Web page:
The push for single-payer is also at odds with the Cuomo administration’s opposition to President Donald Trump’s 2017 tax reform. Cuomo and other state officials have argued that the federal tax reform’s cap on state and local tax deductions, known as the SALT deduction, disproportionately affects high-income New Yorkers and could force them to move out of the state, taking a large chunk of the state’s tax revenue with them. The RAND study doesn’t try to hide the fact that the high-wage earners will pay more under the New York Health Act. Those earning over $150,000 could see their state tax rate increase from 6.45 percent to 18.3 percent — the only way that the plan could keep costs low or even for low-income and middle-class users is by increasing the share borne by those with high incomes.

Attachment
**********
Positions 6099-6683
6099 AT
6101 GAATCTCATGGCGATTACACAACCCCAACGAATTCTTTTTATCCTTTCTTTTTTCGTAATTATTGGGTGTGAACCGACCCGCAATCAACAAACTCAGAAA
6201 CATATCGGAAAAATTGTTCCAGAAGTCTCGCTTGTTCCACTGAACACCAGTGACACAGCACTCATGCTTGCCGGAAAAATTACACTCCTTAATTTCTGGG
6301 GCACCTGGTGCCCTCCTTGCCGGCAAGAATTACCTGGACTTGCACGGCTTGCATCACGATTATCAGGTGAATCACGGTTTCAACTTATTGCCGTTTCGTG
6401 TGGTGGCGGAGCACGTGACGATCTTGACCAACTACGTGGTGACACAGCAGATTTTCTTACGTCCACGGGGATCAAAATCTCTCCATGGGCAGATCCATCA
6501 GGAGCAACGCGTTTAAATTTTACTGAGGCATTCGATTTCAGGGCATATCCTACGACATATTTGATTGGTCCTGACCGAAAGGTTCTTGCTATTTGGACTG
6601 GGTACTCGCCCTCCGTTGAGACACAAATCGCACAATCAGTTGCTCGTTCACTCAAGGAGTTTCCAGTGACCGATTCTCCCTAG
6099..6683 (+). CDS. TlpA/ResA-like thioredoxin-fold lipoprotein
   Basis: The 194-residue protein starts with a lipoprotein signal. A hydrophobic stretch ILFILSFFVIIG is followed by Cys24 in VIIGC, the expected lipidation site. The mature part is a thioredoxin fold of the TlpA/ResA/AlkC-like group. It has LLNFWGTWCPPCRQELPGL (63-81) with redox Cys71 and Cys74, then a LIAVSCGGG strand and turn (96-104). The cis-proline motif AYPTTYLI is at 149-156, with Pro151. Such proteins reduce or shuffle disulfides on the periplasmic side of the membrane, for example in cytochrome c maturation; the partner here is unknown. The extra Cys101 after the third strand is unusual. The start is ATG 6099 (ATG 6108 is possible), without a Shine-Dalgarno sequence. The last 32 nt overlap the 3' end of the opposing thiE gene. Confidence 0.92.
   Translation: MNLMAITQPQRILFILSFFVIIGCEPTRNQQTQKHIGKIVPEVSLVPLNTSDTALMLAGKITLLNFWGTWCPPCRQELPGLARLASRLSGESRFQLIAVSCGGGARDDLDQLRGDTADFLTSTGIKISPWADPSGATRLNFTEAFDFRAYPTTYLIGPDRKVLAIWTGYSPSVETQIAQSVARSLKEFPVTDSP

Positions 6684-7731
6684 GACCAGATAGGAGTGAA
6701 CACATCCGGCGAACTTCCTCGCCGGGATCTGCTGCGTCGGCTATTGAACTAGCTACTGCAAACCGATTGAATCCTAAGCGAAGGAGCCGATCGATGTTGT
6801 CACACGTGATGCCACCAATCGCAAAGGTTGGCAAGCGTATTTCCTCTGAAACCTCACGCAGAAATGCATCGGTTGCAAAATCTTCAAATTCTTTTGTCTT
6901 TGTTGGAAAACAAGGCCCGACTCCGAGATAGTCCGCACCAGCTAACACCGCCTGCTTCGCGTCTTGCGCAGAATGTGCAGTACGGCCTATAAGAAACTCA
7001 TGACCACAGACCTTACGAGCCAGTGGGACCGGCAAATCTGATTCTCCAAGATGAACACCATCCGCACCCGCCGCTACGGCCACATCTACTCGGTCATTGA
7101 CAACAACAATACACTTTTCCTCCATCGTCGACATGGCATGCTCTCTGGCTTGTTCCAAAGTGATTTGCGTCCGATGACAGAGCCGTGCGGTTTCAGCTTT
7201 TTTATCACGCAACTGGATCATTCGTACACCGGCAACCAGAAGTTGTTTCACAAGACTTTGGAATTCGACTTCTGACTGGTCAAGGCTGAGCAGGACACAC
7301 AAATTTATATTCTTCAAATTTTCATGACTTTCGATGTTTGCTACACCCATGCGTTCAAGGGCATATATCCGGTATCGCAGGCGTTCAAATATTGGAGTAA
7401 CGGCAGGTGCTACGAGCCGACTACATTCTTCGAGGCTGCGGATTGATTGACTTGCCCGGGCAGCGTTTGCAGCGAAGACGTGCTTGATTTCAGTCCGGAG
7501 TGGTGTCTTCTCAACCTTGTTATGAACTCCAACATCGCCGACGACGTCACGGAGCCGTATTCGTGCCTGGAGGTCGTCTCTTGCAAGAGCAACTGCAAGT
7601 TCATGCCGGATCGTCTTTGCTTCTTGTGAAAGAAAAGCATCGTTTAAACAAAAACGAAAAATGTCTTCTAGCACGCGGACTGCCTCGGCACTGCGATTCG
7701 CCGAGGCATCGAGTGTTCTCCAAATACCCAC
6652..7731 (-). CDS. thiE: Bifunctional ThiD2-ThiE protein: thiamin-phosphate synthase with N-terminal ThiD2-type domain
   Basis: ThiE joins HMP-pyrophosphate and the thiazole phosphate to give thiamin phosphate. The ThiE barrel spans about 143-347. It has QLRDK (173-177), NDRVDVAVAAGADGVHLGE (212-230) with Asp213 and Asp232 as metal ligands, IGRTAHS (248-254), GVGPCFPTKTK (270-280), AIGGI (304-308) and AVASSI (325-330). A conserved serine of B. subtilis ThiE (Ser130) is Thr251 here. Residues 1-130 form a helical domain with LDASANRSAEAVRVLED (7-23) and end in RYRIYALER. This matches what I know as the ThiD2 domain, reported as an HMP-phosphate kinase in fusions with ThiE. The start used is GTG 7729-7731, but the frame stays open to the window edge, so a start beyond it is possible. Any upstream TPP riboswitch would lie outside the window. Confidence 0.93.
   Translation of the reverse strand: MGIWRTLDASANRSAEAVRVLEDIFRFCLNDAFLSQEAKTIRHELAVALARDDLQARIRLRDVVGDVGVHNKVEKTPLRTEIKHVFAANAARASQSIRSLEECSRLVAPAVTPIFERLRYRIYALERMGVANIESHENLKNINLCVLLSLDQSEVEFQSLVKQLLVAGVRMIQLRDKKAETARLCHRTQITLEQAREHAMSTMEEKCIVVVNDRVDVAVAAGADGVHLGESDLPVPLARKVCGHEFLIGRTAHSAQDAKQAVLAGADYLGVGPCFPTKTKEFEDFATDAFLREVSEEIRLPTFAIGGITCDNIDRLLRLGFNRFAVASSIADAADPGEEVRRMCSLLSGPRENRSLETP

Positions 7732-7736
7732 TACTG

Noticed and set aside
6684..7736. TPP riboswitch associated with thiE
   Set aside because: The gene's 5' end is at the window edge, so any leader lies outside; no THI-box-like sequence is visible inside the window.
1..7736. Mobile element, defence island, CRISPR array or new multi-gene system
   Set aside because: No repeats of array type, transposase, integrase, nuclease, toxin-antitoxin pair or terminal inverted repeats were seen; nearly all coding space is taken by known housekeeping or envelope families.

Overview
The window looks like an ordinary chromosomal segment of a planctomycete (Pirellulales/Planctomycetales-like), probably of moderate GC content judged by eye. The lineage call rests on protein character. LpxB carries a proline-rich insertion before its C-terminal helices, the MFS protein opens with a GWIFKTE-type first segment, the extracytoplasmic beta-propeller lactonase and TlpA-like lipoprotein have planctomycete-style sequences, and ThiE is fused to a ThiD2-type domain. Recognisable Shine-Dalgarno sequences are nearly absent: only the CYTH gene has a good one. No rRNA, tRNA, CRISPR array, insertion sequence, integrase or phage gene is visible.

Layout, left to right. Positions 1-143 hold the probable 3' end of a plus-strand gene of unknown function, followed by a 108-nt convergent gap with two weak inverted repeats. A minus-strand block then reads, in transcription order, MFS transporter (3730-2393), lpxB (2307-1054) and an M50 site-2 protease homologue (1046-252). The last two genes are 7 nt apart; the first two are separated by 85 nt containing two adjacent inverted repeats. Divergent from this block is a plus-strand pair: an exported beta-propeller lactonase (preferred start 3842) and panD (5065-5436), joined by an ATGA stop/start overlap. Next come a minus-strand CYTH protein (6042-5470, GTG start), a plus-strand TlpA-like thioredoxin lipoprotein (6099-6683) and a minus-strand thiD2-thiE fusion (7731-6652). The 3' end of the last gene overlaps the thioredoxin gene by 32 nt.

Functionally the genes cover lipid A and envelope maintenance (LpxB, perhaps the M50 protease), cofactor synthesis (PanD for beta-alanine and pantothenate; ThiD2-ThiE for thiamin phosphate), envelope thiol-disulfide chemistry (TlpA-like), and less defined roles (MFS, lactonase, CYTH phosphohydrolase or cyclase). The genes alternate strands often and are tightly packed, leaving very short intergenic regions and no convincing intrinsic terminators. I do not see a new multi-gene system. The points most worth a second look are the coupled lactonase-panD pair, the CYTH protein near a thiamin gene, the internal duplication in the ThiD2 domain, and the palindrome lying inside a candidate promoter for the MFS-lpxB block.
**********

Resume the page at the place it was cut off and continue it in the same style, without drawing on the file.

“Our analysis assumes one possible tax schedule that would reduce payments for the majority of residents but could lead to tax avoidance and migration among a small number of high-income households facing large tax increases,” the study states. “Our results suggest that a single-payer approach has the potential to lower payments among most New Yorkers, but the results are sensitive to assumptions about uncertain factors, such as the state’s ability to reduce provider payment rates and administrative expenses, and the response of high-income residents facing new taxes.”